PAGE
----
Sunday, November 13, 2011
The job in question is that of the man who gets to ride in that beautiful golden carriage. By another name, the Lord Mayor of the City of London.
Yesterday, we braved the tube into central London to witness the Lord Mayor’s Show, basically a processional (aka parade) for the new Lord Mayor. So, here we go for another history lesson. According to the Lord Mayor’s Show website, there has been a Lord Mayor of London since 1189 (whoaaa), and in 1215 King John decided that the people of London were allowed to elect their own mayor but he had to swear his allegiance to the Crown every year. So, clearly he can’t just walk up to the Queen, he has to bring 6000 people in funny outfits along with him.
And just as a side note, the City of London is the historic centre of London, just one square mile. The regular ol’ Mayor of London is an entirely different person (Boris Johnson) and is the mayor of the all of Greater London.
One of the most noticeable thing about those participating in the procession were those with signs that read “The Worshipful Company of ________,” be it “Clockmakers” or “Insurers” or “Farmers.” These are known as Livery Companies and were originally developed as trade guilds that were in charge of controlling wages, labour conditions, etc. I think now they’re basically charity organisations, giving scholarships to students aspiring to their craft. If you’re really interested, Wikipedia (the all-knowing) has a list of all 108 Livery Companies (http://en.wikipedia.org/wiki/Livery_Company).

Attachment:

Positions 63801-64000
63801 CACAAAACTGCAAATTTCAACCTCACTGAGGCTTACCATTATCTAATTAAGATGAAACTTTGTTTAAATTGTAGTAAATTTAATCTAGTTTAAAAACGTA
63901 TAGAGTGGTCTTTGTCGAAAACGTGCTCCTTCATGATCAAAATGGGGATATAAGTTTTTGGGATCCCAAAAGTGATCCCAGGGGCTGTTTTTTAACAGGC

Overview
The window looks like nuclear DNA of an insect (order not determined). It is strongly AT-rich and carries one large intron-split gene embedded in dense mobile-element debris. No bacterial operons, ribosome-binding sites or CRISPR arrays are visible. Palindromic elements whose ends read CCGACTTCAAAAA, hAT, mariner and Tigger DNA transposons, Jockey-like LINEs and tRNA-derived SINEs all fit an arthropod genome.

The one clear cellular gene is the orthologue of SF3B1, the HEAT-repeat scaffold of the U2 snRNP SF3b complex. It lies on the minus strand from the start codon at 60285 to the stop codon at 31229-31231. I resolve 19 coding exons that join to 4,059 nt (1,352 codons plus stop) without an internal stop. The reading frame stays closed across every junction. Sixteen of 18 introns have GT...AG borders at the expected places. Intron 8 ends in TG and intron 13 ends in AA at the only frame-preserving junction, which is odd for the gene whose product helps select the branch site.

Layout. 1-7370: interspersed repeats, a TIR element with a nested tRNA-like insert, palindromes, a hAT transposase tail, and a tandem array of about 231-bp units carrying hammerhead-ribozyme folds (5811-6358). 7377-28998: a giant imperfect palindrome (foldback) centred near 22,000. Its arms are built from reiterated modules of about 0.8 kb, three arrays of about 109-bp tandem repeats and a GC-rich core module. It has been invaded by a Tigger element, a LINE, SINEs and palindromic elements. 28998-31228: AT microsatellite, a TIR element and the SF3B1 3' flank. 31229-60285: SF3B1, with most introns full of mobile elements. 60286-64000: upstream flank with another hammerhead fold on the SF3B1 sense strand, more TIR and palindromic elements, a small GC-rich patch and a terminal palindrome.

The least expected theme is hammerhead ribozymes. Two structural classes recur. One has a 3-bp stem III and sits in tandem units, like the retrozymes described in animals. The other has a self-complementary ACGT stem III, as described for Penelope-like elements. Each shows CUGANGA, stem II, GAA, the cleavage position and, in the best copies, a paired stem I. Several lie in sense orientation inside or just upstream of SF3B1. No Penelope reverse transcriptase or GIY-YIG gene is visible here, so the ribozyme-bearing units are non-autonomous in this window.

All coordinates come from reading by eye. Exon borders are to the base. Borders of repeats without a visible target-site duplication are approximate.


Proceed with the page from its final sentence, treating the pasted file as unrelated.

Other processional participants included the military, representatives from different countries (Mexico and the Philippines spring to mind), advertisements (like for the Animal Olympics (?) and the new movie, Puss in Boots), and of course, countless marching bands.
Now, I did a little research on how you get to be the Lord Mayor, and found out that there’s only been one female Lord Mayor (out of 700!), Dame Mary Donaldson. So, I’ll work on that.